This also includes platforms that allow you to not just locate influencers, but contact them as well. Companies like GroupHigh (which writes influencer outreach case studies on the Convince & Convert blog), and Cision, which provides PR software for media and social monitoring, media release distribution, social media and influencer contacts and communication measurement.

These databases are an excellent way to find influencers, and probably give you the broadest selection. Then you just need to  approach those influencers yourself, once you identify them.

3. Network
Influencer networks are becoming more and more popular because they minimize the effort that brands need to expend. Influencer agencies, ad agencies, PR firms and start-ups are creating influencer networks that are usually focused on a topic (Dad bloggers, for example) or a platform (Vine creators, for example). Brands can then work with the network proprietor to source influencers, ask them to participate in one of the 8 behaviors discussed above, etc. These networks can be a complete option for brands, but of course the selection of influencers is smaller than what you’d find via a database or marketplace.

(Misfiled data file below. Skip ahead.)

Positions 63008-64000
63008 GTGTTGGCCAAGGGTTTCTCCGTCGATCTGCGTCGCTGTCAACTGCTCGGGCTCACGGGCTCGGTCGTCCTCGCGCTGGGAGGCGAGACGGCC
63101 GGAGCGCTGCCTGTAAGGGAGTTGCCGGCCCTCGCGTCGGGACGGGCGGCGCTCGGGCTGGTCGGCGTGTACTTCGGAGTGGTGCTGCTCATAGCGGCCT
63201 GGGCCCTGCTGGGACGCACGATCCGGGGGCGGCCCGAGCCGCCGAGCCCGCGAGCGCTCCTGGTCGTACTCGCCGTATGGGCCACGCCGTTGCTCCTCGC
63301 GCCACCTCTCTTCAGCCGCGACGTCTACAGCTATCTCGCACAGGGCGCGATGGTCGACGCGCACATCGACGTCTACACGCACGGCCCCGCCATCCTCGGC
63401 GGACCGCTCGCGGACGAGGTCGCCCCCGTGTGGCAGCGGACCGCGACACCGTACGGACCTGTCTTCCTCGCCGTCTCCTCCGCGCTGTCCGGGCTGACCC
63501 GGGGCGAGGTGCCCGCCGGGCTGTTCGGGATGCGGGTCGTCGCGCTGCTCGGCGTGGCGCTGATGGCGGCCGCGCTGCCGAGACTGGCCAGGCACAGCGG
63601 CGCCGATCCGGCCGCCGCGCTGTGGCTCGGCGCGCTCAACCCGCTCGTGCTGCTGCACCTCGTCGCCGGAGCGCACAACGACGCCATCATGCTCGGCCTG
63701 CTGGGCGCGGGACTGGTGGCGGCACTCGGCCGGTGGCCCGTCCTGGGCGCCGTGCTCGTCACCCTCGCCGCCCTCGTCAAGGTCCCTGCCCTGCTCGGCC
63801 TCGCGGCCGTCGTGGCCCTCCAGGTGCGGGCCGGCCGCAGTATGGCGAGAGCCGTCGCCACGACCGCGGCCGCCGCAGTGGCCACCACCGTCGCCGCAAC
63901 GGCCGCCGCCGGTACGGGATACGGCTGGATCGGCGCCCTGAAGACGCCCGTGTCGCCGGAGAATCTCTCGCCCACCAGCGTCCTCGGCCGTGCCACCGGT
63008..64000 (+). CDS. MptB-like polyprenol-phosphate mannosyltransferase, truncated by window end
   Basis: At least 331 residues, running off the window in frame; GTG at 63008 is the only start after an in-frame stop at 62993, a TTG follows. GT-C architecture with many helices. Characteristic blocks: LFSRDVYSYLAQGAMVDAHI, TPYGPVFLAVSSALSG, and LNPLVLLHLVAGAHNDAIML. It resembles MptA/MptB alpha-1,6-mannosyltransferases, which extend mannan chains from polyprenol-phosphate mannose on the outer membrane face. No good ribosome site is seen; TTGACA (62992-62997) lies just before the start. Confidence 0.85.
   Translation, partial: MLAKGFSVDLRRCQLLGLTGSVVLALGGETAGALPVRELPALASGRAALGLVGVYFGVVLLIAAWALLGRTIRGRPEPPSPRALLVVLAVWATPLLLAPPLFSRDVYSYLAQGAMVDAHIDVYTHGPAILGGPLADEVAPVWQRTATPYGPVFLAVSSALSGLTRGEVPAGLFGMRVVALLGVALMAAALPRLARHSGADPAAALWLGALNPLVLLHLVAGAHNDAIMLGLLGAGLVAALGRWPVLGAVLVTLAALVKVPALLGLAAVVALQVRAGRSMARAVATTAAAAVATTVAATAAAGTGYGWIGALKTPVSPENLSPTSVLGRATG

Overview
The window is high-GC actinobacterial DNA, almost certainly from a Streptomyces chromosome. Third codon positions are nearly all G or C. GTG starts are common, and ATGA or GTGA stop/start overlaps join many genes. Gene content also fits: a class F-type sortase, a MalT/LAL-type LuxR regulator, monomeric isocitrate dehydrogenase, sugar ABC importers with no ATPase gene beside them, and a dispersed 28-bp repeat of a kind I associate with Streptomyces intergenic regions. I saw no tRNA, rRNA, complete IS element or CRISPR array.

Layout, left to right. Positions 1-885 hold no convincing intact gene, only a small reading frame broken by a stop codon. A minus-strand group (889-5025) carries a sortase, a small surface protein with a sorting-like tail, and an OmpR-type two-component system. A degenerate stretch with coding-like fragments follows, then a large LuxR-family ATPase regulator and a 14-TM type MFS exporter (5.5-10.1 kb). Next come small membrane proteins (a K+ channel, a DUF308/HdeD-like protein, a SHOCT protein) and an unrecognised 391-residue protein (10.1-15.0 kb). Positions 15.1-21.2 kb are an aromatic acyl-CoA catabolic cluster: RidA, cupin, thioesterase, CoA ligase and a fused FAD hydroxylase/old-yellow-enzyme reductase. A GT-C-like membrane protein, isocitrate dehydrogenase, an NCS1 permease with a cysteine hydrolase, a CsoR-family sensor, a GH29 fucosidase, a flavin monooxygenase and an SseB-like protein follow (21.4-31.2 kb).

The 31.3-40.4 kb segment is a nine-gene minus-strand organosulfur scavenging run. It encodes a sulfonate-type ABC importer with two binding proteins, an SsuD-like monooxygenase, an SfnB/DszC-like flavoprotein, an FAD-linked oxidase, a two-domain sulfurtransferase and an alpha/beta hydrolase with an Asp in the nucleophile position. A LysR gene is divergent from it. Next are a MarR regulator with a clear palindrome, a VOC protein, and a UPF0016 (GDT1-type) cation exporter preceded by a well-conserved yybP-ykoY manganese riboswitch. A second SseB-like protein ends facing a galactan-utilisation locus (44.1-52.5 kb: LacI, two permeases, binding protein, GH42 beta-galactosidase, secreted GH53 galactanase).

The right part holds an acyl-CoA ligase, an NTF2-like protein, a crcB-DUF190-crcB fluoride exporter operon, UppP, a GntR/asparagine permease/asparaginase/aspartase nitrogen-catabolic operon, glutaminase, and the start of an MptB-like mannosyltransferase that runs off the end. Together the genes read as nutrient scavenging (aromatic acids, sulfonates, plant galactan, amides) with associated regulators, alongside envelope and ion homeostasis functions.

4. Marketplace

An influencer marketplace (TapInfluence is an example) functions by bringing both sides of the online influencer equation together. Influencers agree to be part of the marketplace and list the types of activities in which they’d be interested. Brands can then match up influencers with their needs, and the marketplace serves as the conduit. It’s a matchmaker approach.

Regardless of which method you select to find influencers, and irrespective of which of the 8 types of actions you want them to do, remember that the best possible scenario is to build relationships with influencers before you need them. Your program will be far more effective if you know the influencer and vice-versa than if you are faced with the “our campaign is starting in 3 weeks – we need to find and activate some online influencers.”

Ask the right questions

Once you narrow down your potential influencer list, it’s important to ask several questions of your chosen influencer(s):

  • What makes that influencer stand out from the crowd?
  • Are they tapped into a niche audience likely to enjoy your product or service?